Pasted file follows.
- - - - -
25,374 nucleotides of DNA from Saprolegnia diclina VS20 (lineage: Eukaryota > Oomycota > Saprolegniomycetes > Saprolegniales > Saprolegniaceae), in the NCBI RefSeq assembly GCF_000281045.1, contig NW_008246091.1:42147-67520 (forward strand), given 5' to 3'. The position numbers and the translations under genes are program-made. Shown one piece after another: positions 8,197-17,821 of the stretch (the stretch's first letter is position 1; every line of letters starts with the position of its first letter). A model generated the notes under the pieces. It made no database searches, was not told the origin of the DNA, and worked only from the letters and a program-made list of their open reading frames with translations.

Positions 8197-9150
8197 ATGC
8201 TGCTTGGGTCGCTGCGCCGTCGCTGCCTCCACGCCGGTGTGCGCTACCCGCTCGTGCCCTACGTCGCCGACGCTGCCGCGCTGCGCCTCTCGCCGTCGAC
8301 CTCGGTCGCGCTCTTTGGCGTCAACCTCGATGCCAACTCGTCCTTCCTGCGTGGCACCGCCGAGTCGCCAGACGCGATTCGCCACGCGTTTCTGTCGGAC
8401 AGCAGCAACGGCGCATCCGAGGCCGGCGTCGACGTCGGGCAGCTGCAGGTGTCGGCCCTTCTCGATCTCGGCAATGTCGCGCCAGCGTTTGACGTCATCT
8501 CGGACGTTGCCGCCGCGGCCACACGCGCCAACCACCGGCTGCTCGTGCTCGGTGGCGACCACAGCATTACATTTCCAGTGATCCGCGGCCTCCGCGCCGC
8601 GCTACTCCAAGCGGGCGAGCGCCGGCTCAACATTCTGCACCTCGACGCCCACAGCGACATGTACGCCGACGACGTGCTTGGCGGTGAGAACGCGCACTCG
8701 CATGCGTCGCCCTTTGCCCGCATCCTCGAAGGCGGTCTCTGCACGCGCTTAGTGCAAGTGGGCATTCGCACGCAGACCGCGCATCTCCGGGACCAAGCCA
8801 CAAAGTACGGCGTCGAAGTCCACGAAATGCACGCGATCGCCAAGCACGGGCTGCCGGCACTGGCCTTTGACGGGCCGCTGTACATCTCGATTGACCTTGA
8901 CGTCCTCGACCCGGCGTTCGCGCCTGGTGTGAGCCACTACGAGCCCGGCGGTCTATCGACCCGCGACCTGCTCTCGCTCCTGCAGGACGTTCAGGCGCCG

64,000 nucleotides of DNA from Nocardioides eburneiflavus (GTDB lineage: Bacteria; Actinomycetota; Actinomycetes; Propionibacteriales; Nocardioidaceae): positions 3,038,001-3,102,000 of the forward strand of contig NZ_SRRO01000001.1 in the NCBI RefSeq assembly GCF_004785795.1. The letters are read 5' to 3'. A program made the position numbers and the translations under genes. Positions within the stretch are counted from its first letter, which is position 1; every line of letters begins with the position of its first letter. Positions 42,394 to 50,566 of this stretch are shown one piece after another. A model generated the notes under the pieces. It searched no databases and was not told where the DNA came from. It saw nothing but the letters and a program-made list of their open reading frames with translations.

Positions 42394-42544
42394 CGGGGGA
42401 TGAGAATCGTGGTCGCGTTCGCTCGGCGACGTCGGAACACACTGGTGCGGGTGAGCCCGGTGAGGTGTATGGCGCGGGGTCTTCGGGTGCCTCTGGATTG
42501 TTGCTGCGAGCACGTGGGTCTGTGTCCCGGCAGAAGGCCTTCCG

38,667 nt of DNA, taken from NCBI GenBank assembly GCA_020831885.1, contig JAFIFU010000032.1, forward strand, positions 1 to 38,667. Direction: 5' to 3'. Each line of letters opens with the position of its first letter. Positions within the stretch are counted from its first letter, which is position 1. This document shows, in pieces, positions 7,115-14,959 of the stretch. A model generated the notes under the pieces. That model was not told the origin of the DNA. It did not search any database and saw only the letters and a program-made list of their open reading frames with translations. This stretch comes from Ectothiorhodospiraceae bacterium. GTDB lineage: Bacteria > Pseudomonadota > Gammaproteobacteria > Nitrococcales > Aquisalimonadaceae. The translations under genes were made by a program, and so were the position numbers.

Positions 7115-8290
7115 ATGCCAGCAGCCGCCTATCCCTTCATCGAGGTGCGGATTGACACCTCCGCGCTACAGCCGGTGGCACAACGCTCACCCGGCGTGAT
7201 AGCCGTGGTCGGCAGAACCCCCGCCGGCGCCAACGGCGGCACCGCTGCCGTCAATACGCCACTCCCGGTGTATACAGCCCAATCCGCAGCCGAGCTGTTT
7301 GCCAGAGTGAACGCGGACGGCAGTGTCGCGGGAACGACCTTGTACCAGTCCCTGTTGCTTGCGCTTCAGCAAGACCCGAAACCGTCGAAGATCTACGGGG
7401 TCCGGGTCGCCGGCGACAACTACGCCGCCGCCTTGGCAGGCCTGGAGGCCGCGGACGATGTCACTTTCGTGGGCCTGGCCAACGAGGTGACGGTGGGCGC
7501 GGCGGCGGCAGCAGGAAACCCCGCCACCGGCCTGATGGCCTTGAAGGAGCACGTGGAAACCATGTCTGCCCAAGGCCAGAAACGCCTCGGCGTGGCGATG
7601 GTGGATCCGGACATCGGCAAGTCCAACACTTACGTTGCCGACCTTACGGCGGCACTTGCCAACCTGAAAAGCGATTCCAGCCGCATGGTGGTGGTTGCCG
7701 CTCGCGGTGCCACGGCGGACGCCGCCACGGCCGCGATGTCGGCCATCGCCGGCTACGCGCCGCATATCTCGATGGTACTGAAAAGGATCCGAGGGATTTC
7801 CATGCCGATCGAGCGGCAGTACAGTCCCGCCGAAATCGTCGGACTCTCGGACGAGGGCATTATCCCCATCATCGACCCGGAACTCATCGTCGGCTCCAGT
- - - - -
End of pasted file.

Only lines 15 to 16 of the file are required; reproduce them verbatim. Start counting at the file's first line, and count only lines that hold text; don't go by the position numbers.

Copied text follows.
42401 TGAGAATCGTGGTCGCGTTCGCTCGGCGACGTCGGAACACACTGGTGCGGGTGAGCCCGGTGAGGTGTATGGCGCGGGGTCTTCGGGTGCCTCTGGATTG
42501 TTGCTGCGAGCACGTGGGTCTGTGTCCCGGCAGAAGGCCTTCCG